In a ballroom deep in the basement of the Silver Legacy casino, far from the raucous bleeping of the slot machines upstairs, Peter Stremmel stood before a couple hundred people, working hard to sell some paintings.
ThirtyIhave. Thirtytwofiveandnowthirtyfive. Thirtysevenfive.
Stremmel is the emcee of the annual Coeur d'Alene Art Auction, the biggest Western art sale in the world -- and an event that for the past decade has taken place not in Coeur d'Alene, Idaho, but in Reno, Nev. Stremmel, who is 60, has been dealing art since 1969. On this July day, he had already been moving art out the door for two hours in his nicely tailored suit, a pair of reading glasses hung on a cord around his neck. He was given to poignant exclamations of "mercy" when paintings sold for particularly high or -- as happened more frequently -- low prices.
At 3 p.m., a William R. Leigh painting called Hopi Maiden Grinding Corn was on the block.
He took one last look around the ballroom and called Anywhere?
It's going at forty-five ... thousand dollars.
Stremmel thwacked the gavel on the podium before him, and a pair of attendants replaced Hopi Maiden with a piece by Edgar Payne. Stremmel started his auctioneer's chant anew. He had two and a half hours to go.
By day's end, Stremmel had moved nearly 300 pieces, a veritable menagerie of buckaroos, Indian maidens, elk, wolves, fur trappers and, somewhat incongruously, the German battleship Graf Spee. A Charles Russell painting called The Truce brought a cool $1.8 million, and a couple from Boston went home with a haunting bronze rescued from a deadly art-gallery explosion. But, as Stremmel reminded the reporters beforehand, "There is no asset class that's been unaffected by this economic downturn." And more than a few paintings left the Silver Legacy trailing a cloud of smoke.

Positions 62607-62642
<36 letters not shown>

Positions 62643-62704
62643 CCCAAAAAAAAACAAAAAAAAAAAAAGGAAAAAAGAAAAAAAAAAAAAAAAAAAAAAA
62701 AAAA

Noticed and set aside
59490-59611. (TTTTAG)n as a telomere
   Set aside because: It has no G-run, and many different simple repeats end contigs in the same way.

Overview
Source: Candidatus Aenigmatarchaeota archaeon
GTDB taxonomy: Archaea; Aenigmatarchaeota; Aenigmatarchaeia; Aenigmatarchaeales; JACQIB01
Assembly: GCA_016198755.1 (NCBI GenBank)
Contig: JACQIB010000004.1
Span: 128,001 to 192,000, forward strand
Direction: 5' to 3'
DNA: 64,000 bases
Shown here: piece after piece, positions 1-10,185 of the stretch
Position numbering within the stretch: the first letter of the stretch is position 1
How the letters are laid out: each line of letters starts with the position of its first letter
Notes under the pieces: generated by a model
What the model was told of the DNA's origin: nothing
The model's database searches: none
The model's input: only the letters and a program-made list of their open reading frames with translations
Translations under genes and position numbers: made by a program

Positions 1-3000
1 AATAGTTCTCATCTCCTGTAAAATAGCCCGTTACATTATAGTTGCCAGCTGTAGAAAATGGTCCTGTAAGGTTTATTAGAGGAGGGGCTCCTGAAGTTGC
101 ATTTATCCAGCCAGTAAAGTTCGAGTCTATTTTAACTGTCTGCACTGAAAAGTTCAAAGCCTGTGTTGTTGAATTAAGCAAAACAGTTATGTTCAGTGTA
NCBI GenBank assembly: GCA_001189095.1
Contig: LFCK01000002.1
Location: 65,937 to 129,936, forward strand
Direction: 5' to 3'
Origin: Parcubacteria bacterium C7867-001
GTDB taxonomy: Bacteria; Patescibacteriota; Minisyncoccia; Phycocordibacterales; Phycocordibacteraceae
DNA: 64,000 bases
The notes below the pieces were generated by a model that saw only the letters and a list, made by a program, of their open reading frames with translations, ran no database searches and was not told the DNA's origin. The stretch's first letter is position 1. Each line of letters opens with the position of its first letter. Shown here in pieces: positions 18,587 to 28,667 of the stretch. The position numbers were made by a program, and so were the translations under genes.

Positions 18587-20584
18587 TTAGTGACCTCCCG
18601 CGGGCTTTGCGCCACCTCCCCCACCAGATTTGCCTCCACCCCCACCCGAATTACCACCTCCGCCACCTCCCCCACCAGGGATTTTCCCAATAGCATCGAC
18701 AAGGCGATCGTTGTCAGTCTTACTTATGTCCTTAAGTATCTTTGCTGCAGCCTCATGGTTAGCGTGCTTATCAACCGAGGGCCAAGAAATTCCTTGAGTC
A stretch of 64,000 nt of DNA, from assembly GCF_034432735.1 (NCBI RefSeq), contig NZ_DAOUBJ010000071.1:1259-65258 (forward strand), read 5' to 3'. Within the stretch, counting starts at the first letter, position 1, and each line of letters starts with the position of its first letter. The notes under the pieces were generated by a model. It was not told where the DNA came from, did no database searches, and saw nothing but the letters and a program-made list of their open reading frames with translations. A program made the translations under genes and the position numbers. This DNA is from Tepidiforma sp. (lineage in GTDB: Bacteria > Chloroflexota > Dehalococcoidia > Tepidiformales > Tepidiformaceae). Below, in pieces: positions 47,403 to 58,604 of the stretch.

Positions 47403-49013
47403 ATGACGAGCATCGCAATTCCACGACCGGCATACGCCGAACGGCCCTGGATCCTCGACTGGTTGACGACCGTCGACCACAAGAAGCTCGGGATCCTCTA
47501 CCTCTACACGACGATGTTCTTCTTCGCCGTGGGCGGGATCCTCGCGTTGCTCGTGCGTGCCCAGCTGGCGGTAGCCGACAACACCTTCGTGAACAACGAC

Cowboy art and its various offshoots are an exception to the old ranchers' lament that you can't eat the scenery. Over the past three decades, Western art has enjoyed a renaissance, and the Coeur d'Alene Art Auction has played a prominent role in it.
The legendary cowboy artists Charles M. Russell and Frederic Remington are still the giants, but the genre includes a slew of lesser-known -- and now deceased -- artists, including Oscar E. Berninghaus, E. Irving Couse and other so-called Taos Founders. Today, other Anglo artists such as Howard Terpning carry the torch. But the field is branching out in surprising directions: One contemporary star is a Chinese-born painter named Mian Situ, who specializes in paintings of Chinese immigrants to the West.
Stremmel, who with his wife, Turkey, owns a gallery in Reno, started things rolling in Las Vegas in 1985, when he and several partners put together an auction timed to coincide with the National Finals Rodeo there. They operated on the theory that there was an elusive harmonic convergence between rodeo fans and Western art collectors. But, as Stremmel says, "It just proved to be a totally flawed theory. Ninety-nine percent of the people who came to the rodeo couldn't have cared less about Western art."
In 1989, they moved the auction to Sun Valley, Idaho, where it proved somewhat more successful. Then, in 1993, they moved it to Coeur d'Alene, and there, Stremmel says, "We really turned the corner."
The auction became so popular that logistical complications ensued. In 1997, a Coca-Cola executive -- a major private collector-- planned a last-minute trip, but couldn't get a room and ended up staying home. "We all looked at each other after that and said, ‘You can't turn somebody like this away,' " Turkey says.
So the partners moved the auction once more, this time to Reno, a town with plenty of jet parking, lots of hotel rooms, and a shared affinity for the Coeur d'Alene's yee-haw, anything-goes spirit. For $60, any shlub off the street can get two tickets to the auction and rub shoulders with the high-net-worth individuals whose Gulfstreams are parked at the airport a few miles away. Plenty of people come just to look.
But this is, in the end, a well-heeled person's game. In 2005, the auction set a world record for a Russell painting when Piegans went for $5.6 million. The following year, Stremmel sold $27.4 million worth of art. Last year, it was nearly $37 million.